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Born in Cincinatti, Ohio in 1949, Levine studied the piano as a child, and proved himself to be quite the prodigy - he made his debut with the Cincinatti Symphony at the young age of 10. In 1963, he became the assistant conductor of the Cleveland Orchestra.

James Levine is currently the principal conductor (attained in 1973), music director (attained in 1976) and artistic director (attained in 1986) of New York's Metropolitan Opera. His leadership has turned this opera into one of the most highly regarded and recognized instruments in today's music world. Truly, it has undergone a renaissance under his almost-30-year reign there. Notably, the position of artistic director was created specifically for Levine to fill, in recognition of his vision and skill.

Unusually, for a man as busy as Levine is, he spends over 7 months each year with the Met, despite other responsibilities. His level of devotion is reflected in the high quality of the Met's work, and their prodigious output. Indeed, this season, Levine will be presenting a new production of Wagner's "Tristan und Isolde" - which has been absent from this venue for 25 years.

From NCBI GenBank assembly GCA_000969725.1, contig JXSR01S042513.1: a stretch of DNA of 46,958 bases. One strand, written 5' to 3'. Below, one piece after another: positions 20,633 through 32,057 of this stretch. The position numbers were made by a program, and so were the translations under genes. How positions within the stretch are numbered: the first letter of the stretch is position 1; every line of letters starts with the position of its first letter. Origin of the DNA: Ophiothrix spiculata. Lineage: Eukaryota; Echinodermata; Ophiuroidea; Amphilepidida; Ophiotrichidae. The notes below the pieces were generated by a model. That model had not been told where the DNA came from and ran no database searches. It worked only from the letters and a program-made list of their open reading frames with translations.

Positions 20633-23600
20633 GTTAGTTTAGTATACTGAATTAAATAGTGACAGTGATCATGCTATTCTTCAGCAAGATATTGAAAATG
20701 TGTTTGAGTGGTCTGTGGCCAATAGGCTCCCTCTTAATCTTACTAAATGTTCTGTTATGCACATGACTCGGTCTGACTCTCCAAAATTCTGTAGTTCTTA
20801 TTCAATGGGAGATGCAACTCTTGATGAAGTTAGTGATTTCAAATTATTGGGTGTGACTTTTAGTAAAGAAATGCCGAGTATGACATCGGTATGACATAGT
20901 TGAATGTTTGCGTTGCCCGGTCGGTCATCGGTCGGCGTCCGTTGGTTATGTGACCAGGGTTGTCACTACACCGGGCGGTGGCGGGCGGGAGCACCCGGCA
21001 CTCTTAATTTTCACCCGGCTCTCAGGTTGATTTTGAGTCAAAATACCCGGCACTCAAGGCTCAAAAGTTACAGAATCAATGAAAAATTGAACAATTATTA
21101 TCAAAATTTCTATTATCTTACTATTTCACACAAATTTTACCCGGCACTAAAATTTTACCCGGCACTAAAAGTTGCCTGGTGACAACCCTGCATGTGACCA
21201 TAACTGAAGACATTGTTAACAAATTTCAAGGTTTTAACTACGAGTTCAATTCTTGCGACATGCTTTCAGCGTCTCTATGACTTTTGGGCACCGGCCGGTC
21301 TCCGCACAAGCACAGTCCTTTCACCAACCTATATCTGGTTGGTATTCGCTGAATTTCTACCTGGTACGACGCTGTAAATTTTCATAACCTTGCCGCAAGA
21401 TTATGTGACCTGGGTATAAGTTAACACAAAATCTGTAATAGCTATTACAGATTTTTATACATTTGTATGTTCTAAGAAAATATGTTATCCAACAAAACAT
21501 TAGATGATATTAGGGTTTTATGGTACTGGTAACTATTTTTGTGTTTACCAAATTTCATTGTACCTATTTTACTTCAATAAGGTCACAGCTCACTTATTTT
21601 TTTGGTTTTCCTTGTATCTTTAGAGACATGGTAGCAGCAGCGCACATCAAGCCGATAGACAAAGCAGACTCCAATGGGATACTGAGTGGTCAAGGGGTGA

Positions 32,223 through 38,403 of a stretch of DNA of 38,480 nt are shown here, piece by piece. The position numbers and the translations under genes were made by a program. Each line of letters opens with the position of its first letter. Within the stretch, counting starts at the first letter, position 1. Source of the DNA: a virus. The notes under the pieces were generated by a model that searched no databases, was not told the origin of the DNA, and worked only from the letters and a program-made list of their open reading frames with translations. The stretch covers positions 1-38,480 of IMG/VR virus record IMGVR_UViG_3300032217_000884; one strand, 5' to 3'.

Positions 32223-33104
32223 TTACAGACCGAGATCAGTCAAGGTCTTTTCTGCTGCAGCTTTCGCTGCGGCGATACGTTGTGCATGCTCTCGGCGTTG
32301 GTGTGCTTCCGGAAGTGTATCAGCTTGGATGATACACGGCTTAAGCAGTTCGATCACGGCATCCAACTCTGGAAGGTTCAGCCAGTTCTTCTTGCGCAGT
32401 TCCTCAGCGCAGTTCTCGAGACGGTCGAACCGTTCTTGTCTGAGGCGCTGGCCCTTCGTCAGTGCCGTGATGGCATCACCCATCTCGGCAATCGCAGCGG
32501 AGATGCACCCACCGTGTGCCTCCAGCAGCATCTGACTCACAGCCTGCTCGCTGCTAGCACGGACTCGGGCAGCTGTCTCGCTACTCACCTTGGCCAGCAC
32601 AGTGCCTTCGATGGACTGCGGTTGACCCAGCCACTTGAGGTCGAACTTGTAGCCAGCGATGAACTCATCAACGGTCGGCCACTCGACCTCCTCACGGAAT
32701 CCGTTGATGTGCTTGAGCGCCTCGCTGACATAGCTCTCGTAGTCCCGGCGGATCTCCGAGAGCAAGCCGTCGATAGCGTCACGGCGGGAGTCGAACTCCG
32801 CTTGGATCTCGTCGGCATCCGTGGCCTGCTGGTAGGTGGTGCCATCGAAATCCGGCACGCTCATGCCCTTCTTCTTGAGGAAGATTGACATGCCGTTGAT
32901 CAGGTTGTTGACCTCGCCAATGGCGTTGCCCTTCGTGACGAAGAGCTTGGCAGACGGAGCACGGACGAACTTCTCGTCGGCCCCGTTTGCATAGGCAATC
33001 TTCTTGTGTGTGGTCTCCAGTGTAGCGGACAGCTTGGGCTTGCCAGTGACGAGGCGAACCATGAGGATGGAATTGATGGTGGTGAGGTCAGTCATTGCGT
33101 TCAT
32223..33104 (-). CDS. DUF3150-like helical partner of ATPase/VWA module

Over the years, Levine has led the Met to many international venues, such as Seville's Expo '92, the 1200th anniversary of Frankfurt, and Japan.

Outside the Metropolitan, Levine also performs with the Vienna Philharmonic, the Berlin Philharmonic, and maintains his long-standing association with the Chicago Symphony Orchestra. He appears regularly with the Dresden Staatskapelle and the Boston Symphony Orchestra.

In 1999, he became the chief conductor of the Munich Philharmonic, after a two-year position as guest conductor.

Notably, Levine is the first recipient of New York City's annual cultural award. He has also received the distinction of being named "Musician of the Year" and has been the subject of a cover story in Time Magazine.

While his prodigiousness as a conductor is astounding, Levine still finds time to remain a pianist himself, and is not afraid to to work at an individual or ensemble level with his orchestra. His creativity and adventurousness in programming have brought everything from Gerswhin to John Cage to the Metropolitan, and his enthusiasm for high-quality, challenging performances continues unabated.

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